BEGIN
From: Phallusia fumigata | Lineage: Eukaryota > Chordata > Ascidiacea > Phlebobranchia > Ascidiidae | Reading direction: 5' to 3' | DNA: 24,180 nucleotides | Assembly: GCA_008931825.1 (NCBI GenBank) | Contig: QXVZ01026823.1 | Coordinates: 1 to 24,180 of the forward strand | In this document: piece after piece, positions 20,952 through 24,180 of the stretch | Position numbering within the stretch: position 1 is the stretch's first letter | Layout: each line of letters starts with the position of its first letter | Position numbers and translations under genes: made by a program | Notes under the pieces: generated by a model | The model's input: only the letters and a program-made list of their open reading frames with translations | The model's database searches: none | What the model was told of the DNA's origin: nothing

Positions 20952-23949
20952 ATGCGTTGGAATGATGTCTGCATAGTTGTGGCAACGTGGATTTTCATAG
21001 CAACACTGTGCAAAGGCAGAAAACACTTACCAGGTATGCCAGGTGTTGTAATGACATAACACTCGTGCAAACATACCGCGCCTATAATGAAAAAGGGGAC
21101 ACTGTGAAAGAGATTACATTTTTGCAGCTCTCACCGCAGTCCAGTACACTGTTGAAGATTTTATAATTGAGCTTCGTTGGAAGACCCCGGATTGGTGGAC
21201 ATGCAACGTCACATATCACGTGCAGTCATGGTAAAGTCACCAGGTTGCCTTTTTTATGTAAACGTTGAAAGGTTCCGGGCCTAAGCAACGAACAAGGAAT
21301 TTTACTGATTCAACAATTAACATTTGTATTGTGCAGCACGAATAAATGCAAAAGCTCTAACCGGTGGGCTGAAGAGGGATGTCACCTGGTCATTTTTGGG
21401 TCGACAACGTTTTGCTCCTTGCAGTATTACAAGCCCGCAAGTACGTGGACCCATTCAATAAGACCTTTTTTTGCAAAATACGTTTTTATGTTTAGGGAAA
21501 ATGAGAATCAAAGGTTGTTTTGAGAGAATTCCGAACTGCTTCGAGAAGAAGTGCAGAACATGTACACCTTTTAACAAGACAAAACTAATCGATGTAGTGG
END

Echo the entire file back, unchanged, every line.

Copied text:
From: Phallusia fumigata | Lineage: Eukaryota > Chordata > Ascidiacea > Phlebobranchia > Ascidiidae | Reading direction: 5' to 3' | DNA: 24,180 nucleotides | Assembly: GCA_008931825.1 (NCBI GenBank) | Contig: QXVZ01026823.1 | Coordinates: 1 to 24,180 of the forward strand | In this document: piece after piece, positions 20,952 through 24,180 of the stretch | Position numbering within the stretch: position 1 is the stretch's first letter | Layout: each line of letters starts with the position of its first letter | Position numbers and translations under genes: made by a program | Notes under the pieces: generated by a model | The model's input: only the letters and a program-made list of their open reading frames with translations | The model's database searches: none | What the model was told of the DNA's origin: nothing

Positions 20952-23949
20952 ATGCGTTGGAATGATGTCTGCATAGTTGTGGCAACGTGGATTTTCATAG
21001 CAACACTGTGCAAAGGCAGAAAACACTTACCAGGTATGCCAGGTGTTGTAATGACATAACACTCGTGCAAACATACCGCGCCTATAATGAAAAAGGGGAC
21101 ACTGTGAAAGAGATTACATTTTTGCAGCTCTCACCGCAGTCCAGTACACTGTTGAAGATTTTATAATTGAGCTTCGTTGGAAGACCCCGGATTGGTGGAC
21201 ATGCAACGTCACATATCACGTGCAGTCATGGTAAAGTCACCAGGTTGCCTTTTTTATGTAAACGTTGAAAGGTTCCGGGCCTAAGCAACGAACAAGGAAT
21301 TTTACTGATTCAACAATTAACATTTGTATTGTGCAGCACGAATAAATGCAAAAGCTCTAACCGGTGGGCTGAAGAGGGATGTCACCTGGTCATTTTTGGG
21401 TCGACAACGTTTTGCTCCTTGCAGTATTACAAGCCCGCAAGTACGTGGACCCATTCAATAAGACCTTTTTTTGCAAAATACGTTTTTATGTTTAGGGAAA
21501 ATGAGAATCAAAGGTTGTTTTGAGAGAATTCCGAACTGCTTCGAGAAGAAGTGCAGAACATGTACACCTTTTAACAAGACAAAACTAATCGATGTAGTGG